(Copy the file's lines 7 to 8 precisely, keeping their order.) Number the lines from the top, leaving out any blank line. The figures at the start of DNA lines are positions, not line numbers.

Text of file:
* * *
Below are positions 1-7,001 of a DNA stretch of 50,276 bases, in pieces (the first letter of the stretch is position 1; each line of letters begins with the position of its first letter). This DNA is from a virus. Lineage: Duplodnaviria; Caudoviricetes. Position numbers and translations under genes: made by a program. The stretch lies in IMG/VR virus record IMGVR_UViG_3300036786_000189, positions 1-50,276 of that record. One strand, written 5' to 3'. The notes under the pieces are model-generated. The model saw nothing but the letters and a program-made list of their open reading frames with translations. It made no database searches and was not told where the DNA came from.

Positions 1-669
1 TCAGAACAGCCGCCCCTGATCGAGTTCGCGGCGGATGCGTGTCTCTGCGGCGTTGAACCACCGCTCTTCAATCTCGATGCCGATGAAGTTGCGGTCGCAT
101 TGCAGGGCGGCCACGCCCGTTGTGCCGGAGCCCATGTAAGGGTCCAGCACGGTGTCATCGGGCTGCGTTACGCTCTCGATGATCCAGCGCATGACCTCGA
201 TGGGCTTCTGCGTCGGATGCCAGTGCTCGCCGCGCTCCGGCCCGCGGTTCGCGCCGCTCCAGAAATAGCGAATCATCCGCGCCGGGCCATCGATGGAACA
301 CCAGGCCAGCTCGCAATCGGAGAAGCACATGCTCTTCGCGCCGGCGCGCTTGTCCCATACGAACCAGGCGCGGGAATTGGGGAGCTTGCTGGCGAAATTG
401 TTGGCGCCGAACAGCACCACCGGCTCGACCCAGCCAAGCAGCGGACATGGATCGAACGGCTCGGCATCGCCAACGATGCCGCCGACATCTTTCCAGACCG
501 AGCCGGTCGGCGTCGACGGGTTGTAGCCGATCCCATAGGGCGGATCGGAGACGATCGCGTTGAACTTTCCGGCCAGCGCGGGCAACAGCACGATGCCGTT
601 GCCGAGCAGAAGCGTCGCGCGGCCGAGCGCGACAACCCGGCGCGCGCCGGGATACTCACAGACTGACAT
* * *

401 TTGGCGCCGAACAGCACCACCGGCTCGACCCAGCCAAGCAGCGGACATGGATCGAACGGCTCGGCATCGCCAACGATGCCGCCGACATCTTTCCAGACCG
501 AGCCGGTCGGCGTCGACGGGTTGTAGCCGATCCCATAGGGCGGATCGGAGACGATCGCGTTGAACTTTCCGGCCAGCGCGGGCAACAGCACGATGCCGTT